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    OTTAWA (CP) -- Younger people trying to enter the United States will become
    targets of increased surveillance unless Canada can dispel the perception
    that it is slackening penalties for pot use, U.S. Ambassador Paul Cellucci

    That perception might be eradicated if Canada's pending marijuana
    legislation includes criminal penalties for more than one conviction, for
    possession near schools or possession while operating a vehicle, Cellucci said.

    "We understand that this is a public policy decision for Canada to make
    just like (some U.S.) states have made," he told The Canadian Press in an
    interview. "We're just saying that right now the perception is that it's
    going to be a lot easier to get marijuana in Canada and that's going to put
    pressure on the border."

    That strain won't slow border traffic and trade to a crawl, but it will
    have an impact on border crossings and on those crossing into the United
    States. Younger people travelling south will be prime targets of heightened
    surveillance, Cellucci said.

    "If the perception is that it's easier to get marijuana in Canada, that's
    going to put pressure on the border as particularly young people drive into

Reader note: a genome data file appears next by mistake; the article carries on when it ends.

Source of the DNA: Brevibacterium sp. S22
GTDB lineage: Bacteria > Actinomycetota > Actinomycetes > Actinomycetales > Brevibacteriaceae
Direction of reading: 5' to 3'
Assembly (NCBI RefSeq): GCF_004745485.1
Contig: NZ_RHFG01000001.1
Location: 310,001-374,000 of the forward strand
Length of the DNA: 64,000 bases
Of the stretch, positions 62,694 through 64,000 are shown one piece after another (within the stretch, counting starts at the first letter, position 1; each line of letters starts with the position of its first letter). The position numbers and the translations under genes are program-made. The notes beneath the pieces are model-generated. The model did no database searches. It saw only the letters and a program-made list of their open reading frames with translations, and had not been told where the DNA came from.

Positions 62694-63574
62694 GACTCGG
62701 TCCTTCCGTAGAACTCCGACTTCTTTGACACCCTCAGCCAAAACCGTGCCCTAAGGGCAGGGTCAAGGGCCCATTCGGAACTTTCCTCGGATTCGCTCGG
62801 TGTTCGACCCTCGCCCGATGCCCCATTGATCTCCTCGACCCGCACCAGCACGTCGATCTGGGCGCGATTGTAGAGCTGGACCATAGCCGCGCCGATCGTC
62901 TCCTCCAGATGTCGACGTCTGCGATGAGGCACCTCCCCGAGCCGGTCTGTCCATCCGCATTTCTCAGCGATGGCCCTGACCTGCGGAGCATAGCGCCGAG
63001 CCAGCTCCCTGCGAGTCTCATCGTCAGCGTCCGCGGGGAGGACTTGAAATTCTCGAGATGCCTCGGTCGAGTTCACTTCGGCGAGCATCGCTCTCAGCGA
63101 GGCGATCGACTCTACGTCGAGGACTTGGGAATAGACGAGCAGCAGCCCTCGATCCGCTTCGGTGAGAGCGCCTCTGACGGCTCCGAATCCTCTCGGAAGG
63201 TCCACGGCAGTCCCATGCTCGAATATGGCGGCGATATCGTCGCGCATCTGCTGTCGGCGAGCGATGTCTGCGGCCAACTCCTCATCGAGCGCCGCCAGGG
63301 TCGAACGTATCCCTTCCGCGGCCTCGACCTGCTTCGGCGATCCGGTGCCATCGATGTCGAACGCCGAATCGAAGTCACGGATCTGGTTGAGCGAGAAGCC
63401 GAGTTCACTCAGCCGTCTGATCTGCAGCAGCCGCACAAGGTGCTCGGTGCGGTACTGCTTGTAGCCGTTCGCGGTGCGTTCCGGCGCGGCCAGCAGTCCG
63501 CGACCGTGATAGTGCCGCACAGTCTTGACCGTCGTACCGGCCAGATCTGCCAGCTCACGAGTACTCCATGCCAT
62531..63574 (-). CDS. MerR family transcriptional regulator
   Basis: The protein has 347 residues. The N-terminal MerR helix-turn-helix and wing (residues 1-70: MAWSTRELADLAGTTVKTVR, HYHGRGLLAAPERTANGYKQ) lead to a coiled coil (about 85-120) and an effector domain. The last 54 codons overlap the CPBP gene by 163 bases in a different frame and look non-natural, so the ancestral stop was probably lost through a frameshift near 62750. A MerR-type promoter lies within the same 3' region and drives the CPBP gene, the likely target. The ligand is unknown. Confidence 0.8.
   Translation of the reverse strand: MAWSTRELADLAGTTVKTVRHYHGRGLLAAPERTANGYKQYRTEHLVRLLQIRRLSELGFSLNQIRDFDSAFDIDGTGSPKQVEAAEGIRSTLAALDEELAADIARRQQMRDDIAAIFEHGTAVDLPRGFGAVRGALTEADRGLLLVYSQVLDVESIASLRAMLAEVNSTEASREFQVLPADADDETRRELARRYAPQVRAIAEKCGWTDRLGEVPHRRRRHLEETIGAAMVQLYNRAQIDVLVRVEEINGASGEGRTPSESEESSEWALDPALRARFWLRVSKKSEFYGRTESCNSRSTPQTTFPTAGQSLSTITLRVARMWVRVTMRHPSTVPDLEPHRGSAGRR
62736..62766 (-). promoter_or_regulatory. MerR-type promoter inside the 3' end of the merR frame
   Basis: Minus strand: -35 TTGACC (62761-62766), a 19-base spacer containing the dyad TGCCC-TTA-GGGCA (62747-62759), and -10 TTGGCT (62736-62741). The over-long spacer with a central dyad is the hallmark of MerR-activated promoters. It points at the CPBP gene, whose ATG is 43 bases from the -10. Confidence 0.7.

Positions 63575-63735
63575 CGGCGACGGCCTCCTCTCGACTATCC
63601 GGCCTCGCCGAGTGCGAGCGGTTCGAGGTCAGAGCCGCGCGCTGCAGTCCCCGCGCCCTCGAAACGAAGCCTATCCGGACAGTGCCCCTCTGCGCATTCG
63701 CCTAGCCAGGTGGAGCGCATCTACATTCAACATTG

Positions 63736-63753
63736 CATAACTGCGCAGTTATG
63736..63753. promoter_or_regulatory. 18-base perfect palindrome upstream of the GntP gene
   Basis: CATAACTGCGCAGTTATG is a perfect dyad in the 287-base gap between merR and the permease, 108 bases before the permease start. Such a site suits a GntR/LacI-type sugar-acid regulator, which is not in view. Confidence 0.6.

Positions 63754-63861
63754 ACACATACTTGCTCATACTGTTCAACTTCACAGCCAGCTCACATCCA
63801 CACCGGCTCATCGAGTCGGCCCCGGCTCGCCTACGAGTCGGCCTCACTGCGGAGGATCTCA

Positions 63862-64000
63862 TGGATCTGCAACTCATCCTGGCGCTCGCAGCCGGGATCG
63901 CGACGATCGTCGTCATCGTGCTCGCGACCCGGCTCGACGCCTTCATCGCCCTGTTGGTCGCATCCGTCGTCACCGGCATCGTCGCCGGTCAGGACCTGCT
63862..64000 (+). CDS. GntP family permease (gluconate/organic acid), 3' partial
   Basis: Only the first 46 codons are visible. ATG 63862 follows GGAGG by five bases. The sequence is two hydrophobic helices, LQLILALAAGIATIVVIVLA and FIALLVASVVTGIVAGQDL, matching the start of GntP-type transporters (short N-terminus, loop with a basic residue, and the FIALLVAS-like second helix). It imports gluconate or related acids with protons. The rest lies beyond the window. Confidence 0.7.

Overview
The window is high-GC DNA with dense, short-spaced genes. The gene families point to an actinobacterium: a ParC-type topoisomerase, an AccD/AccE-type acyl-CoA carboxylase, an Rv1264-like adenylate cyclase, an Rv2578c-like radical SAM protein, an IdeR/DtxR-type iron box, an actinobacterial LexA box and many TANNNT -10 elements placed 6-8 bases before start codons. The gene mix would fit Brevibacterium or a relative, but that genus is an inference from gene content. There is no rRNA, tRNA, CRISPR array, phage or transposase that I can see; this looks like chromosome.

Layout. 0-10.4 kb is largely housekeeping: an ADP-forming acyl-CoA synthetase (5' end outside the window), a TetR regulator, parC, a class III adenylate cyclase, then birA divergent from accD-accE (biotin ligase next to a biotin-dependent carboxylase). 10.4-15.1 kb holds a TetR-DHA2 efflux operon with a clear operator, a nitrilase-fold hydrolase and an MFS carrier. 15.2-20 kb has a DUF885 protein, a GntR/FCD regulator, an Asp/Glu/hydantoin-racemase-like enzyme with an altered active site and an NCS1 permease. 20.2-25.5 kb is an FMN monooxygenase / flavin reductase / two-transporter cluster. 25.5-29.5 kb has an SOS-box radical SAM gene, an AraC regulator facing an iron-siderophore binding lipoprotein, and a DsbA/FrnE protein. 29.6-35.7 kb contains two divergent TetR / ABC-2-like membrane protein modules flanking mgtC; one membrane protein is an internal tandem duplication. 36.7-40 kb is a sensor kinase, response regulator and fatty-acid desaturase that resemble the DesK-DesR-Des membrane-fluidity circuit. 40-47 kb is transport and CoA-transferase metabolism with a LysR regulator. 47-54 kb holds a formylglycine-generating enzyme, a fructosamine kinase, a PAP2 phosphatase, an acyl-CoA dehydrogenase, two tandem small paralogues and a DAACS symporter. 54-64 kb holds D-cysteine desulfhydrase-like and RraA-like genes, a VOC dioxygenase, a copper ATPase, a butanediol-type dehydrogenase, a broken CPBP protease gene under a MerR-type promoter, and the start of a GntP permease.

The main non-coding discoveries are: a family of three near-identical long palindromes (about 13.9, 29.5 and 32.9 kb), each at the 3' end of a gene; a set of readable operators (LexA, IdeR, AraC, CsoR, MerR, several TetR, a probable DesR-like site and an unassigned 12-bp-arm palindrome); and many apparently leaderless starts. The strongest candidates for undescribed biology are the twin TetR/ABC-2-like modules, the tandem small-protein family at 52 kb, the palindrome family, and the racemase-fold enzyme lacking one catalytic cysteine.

the United States, whether they're U.S. citizens or Canadian citizens.
    Customs and Immigration officers at the border are law enforcement
    officers. Their antennae will be up looking for those trying to bring these
    drugs into the United States."

    Prime Minister Paul Martin has said that his government will reintroduce
    legislation drafted by his predecessor, Jean Chretien, that decriminalizes
    penalties for possession of up to 15 grams of marijuana. What remains
    unclear is whether the bill will be brought back in its original form or
    whether it will be amended to toughen its penalties provisions.

    The legislation mandates a maximum fine of $400 for adults and $250 for
    youth for possession of 15 grams or less of marijuana - about 20 joints.
    Fines for possession would increase for intoxicated drivers. But there are
    currently no provisions to make repeat offenders, drivers and those
    possessing the drug near schools criminally responsible. That's affecting
    the perception of the proposed bill among Bush administration officials,
    Cellucci said.


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